Wired‘s Chris Kohler takes issue those who think Nintendo must finally acknowledge the booming mobile gaming market with a piece that boldly claims “everything you’re thinking about Nintendo is totally wrong.” Making its games available through Apple’s App Store and Google Play would be a mistake for several reasons, Kohler argues, because simply customizing existing high-profile franchises like Mario Brothers for iOS and Android doesn’t necessarily translate to revenues in a market where countless games are available and the freemium model has become the norm. And creating compelling mobile versions of those existing games would be costly and risky, particularly considering the limitations of touchscreen navigation.
Instead of moving into mobile gaming, then, Nintendo should create its own gaming platform by opening up its eShop storefront to any and all third-party developers. The move could help Nintendo cultivate a library of classic games for earlier Nintendo consoles as well as other vintage consoles, Kohler suggests, using variable pricing to profit from a wide range of titles.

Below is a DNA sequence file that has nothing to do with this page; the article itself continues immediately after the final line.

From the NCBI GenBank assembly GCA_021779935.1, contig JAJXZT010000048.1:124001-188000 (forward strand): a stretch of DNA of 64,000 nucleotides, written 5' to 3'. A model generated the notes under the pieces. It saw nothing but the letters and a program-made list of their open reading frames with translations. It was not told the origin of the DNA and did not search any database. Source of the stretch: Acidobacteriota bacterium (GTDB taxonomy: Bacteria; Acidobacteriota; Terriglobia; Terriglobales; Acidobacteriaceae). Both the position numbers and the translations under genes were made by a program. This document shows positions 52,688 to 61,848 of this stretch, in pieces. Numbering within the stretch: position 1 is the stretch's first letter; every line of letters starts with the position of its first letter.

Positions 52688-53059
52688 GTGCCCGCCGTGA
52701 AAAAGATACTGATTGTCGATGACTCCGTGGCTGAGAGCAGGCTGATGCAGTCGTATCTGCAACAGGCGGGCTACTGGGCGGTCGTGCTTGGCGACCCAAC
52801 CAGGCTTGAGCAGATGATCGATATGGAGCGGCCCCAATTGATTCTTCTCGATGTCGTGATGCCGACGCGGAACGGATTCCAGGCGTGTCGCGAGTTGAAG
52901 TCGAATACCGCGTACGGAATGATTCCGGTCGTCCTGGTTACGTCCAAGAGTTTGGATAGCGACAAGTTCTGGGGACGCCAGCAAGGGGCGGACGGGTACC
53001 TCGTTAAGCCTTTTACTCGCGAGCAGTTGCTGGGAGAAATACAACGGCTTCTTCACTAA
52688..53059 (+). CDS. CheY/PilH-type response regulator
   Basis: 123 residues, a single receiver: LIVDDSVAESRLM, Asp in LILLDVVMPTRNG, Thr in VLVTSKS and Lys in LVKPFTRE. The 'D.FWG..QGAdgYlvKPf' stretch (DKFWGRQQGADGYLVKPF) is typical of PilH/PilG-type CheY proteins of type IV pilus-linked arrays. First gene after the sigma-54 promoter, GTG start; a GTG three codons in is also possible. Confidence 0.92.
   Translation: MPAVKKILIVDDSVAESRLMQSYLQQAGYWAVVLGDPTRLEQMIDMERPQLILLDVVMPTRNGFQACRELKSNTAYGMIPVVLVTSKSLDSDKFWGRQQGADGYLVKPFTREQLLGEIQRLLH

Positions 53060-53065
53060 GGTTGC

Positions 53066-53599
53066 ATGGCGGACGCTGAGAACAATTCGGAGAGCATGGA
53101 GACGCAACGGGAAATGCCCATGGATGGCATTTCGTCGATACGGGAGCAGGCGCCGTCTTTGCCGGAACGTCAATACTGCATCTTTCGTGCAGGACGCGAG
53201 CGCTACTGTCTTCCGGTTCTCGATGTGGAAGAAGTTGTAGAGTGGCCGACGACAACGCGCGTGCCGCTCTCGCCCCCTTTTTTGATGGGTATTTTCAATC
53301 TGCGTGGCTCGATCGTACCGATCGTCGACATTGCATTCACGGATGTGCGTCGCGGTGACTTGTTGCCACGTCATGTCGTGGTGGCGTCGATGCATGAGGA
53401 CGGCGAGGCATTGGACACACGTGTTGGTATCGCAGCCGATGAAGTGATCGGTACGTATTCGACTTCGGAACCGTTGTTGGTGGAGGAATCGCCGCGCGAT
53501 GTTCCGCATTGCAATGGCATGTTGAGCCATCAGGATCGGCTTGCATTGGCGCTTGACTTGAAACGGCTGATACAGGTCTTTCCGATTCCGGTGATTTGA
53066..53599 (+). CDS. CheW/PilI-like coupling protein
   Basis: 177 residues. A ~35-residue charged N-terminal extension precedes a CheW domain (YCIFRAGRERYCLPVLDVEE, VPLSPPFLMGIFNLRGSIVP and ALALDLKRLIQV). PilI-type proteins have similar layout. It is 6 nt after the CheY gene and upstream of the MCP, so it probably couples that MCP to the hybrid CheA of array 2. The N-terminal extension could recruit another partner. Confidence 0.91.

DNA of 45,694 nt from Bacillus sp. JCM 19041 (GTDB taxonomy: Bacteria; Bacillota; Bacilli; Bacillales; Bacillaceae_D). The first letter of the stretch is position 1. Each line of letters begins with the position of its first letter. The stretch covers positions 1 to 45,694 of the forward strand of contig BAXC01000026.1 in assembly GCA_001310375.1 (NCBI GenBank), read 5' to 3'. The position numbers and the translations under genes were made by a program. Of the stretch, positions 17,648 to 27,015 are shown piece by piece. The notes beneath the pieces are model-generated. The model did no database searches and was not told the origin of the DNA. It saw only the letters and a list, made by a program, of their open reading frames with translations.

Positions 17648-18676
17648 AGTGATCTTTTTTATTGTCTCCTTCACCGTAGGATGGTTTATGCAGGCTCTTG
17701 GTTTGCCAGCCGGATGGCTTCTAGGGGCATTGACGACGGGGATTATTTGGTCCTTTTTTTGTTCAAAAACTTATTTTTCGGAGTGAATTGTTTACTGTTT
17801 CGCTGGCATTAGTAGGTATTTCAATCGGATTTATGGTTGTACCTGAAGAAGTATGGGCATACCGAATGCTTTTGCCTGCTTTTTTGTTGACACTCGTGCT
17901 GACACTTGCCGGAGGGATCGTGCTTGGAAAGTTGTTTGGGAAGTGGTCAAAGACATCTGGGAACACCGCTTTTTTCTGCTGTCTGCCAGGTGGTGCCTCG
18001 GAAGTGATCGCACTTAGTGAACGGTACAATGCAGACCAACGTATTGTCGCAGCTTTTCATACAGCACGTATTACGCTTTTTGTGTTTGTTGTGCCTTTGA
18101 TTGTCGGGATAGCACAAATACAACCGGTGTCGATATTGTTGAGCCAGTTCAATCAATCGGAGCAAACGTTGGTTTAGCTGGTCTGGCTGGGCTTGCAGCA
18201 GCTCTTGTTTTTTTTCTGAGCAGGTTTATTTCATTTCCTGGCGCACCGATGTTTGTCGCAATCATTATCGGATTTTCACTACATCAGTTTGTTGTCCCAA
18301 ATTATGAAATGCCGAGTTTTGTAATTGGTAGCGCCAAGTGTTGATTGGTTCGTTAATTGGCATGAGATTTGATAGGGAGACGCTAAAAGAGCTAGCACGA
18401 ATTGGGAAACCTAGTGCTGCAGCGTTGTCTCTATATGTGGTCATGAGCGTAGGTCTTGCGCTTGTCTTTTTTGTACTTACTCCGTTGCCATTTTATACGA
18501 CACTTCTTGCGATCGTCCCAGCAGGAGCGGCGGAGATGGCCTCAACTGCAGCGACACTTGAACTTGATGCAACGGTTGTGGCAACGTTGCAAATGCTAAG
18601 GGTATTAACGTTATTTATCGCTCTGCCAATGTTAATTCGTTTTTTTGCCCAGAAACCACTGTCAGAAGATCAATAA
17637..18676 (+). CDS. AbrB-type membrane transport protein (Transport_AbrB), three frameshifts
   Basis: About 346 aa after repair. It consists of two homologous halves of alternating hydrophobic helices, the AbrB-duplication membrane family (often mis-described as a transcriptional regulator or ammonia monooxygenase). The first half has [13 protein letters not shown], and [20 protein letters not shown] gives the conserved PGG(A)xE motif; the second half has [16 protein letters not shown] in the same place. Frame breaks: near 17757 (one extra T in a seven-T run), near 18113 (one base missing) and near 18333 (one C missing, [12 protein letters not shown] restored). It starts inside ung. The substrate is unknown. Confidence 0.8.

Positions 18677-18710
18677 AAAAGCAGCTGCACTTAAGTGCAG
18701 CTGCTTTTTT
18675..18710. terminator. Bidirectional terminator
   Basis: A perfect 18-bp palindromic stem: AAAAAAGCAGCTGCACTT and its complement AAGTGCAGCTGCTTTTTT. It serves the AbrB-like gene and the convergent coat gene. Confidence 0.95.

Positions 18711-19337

Kohler is right on several counts: I’ve written at length that the mobile gaming market is a brutal space where no developer or publisher has demonstrated an ability to consistently produce multiple hit franchises. Even big-name publishers like Zynga and EA have struggled to bring games that were successful on consoles to mobile.
But while Kohler cites the 40 million Nintendo 3DS units on the market as low-hanging fruit, that device is clearly losing ground as smartphone sales continue to surge. Rather than trying to milk that shrinking market, I think Nintendo should finally address mobile gaming by developing the kind of iPhone game controller Apple has made possible with the release of iOS 7. Nintendo could then stay in the hardware space and bring its library of games to the iPhone and iPad without sacrificing the complex navigation that has made its titles such a hit on home consoles and handhelds, and it could then expand to Android. That strategy isn’t without risk, but it’s better than continuing to ignore a mobile gaming market that is growing rapidly.